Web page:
The way forward: Addressing the needs of cities of the future
Data as infrastructure—closing remarks
It is now often acknowledged that development in the regions is key to driving forward the UK’s economic growth. Indeed, the rapid increase of people moving to live in cities, has only exacerbated the demand for new buildings, housing and transport infrastructure. As was noted throughout this report, despite its lack of visibility, data is the underlying foundation of our city infrastructure.
As the following take away points illustrate, improving access to data and addressing system fragmentation can enable smart city planning and therefore add value to infrastructure:
- Creating and managing successful data-led city systems necessitates an understanding and review of community goals, business models, partnerships and structures of governance.
- Data can be key to empowering people and local organisations to participate in the decision-making processes which impact city development.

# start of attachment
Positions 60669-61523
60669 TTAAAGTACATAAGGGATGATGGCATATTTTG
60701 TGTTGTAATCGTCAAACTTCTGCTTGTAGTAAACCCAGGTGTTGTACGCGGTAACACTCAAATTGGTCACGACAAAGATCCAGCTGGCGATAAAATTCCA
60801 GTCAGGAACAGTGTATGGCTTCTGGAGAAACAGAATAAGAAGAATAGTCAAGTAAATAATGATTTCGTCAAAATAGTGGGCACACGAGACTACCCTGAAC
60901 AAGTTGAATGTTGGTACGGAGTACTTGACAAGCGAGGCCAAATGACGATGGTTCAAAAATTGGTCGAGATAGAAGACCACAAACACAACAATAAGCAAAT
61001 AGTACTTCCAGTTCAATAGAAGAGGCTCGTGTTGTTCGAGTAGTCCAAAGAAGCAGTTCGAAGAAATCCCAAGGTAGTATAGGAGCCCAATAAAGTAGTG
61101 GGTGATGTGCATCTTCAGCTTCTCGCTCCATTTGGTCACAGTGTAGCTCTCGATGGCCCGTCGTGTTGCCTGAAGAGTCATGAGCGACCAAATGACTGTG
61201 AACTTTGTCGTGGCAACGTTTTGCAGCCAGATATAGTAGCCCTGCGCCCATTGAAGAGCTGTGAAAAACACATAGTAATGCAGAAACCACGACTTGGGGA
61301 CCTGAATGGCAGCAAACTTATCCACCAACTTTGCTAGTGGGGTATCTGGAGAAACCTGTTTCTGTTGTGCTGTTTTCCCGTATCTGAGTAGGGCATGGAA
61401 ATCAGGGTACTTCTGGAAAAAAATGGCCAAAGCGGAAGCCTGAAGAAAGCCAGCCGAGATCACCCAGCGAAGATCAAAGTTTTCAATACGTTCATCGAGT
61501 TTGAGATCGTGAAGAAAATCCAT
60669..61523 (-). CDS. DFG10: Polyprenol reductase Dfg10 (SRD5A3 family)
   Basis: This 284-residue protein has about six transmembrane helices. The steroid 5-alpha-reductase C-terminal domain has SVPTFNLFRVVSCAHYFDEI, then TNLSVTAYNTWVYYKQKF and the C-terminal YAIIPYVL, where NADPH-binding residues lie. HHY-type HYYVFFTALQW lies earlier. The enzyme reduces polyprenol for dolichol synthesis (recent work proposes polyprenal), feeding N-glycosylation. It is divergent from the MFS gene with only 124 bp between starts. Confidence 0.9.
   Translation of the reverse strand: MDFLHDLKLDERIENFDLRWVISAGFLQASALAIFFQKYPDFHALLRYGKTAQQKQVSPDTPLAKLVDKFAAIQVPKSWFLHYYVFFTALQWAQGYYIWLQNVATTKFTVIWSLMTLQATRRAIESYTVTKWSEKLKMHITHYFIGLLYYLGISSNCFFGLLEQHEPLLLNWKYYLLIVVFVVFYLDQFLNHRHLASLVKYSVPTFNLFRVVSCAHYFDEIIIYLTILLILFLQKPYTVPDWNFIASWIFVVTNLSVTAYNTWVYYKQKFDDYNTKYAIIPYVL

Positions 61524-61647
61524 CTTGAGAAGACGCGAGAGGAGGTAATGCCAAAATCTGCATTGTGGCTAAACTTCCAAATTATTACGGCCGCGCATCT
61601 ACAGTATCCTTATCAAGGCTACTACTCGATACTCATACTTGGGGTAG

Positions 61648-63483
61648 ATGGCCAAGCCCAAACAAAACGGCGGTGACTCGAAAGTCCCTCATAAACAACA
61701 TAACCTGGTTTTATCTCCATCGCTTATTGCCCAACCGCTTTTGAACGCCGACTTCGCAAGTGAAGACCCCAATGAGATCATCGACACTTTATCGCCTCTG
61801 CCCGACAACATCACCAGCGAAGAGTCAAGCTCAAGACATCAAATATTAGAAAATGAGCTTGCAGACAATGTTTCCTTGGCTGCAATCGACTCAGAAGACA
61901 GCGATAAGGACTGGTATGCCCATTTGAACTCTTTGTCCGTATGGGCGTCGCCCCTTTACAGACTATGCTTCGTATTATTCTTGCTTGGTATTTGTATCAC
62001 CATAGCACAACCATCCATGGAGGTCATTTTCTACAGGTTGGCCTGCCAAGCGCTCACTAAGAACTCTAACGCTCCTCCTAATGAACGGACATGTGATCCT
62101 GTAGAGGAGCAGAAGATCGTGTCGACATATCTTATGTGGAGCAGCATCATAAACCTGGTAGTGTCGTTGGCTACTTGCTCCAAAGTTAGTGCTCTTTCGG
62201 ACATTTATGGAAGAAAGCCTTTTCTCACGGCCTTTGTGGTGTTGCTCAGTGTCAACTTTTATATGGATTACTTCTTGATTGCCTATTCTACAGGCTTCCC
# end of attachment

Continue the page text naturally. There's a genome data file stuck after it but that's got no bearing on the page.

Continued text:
- While it is important to open access to data sources, we must also build the data infrastructure that will allow us to manage this information and develop the data literacy needed to understand it.
- Devolution offers an unparalleled opportunity since data concerning local landscapes and city services is often compiled, owned and used by local and regional organisations.
- Notably, data also has a role in empowering regions to reach their full economic potential. Indeed, data can be relied upon to identify local opportunities and facilitate the development of an environment where technologically innovative projects can succeed.
- Concerns relating to data privacy and ownership need to be considered.
- The absence of clear data standards can result in fragmented data sets and isolated data catalogues.
Lastly, since many local authorities are now in the process of developing and formalizing their own digital strategies, it is now of paramount importance that these conversations take place in order to formulate solutions that directly address regional realities.
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